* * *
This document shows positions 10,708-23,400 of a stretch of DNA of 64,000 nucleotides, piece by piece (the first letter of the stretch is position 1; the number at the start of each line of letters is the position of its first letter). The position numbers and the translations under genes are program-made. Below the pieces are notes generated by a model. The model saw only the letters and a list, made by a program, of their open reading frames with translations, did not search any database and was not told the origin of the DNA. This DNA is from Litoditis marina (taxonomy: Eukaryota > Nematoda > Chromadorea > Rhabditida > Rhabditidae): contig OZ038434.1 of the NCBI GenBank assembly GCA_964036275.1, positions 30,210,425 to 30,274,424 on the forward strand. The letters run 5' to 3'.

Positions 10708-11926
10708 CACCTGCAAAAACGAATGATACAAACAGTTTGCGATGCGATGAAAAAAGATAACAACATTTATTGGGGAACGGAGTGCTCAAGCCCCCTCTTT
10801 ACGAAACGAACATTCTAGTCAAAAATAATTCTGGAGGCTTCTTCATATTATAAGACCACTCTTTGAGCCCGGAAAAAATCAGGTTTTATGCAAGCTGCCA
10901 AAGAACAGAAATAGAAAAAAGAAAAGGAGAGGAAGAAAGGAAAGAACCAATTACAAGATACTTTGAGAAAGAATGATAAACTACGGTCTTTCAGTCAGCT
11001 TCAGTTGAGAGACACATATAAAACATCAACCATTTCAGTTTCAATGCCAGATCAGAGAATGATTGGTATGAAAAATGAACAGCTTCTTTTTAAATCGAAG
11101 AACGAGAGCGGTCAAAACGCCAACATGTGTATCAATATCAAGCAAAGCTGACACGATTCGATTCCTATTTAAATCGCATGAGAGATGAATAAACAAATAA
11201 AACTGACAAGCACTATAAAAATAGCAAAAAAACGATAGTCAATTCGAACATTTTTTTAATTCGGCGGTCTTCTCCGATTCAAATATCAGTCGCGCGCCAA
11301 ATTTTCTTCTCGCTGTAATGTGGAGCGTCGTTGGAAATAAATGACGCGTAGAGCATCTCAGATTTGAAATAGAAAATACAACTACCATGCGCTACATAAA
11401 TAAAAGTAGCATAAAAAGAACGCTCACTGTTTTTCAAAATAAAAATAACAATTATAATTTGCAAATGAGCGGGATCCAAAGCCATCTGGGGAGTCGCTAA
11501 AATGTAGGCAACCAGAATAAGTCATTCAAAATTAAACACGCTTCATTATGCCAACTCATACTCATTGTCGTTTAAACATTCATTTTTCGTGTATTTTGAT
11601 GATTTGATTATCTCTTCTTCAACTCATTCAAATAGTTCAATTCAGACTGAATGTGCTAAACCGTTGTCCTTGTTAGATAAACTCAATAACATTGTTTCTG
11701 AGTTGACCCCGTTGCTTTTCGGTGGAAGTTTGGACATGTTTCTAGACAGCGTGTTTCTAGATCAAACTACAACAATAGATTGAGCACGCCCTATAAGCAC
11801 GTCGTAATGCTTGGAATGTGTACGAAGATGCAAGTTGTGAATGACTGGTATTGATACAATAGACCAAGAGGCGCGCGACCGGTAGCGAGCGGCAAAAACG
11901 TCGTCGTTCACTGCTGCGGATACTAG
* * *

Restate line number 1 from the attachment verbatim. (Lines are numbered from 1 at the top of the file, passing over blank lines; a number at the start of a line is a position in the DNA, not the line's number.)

This document shows positions 10,708-23,400 of a stretch of DNA of 64,000 nucleotides, piece by piece (the first letter of the stretch is position 1; the number at the start of each line of letters is the position of its first letter). The position numbers and the translations under genes are program-made. Below the pieces are notes generated by a model. The model saw only the letters and a list, made by a program, of their open reading frames with translations, did not search any database and was not told the origin of the DNA. This DNA is from Litoditis marina (taxonomy: Eukaryota > Nematoda > Chromadorea > Rhabditida > Rhabditidae): contig OZ038434.1 of the NCBI GenBank assembly GCA_964036275.1, positions 30,210,425 to 30,274,424 on the forward strand. The letters run 5' to 3'.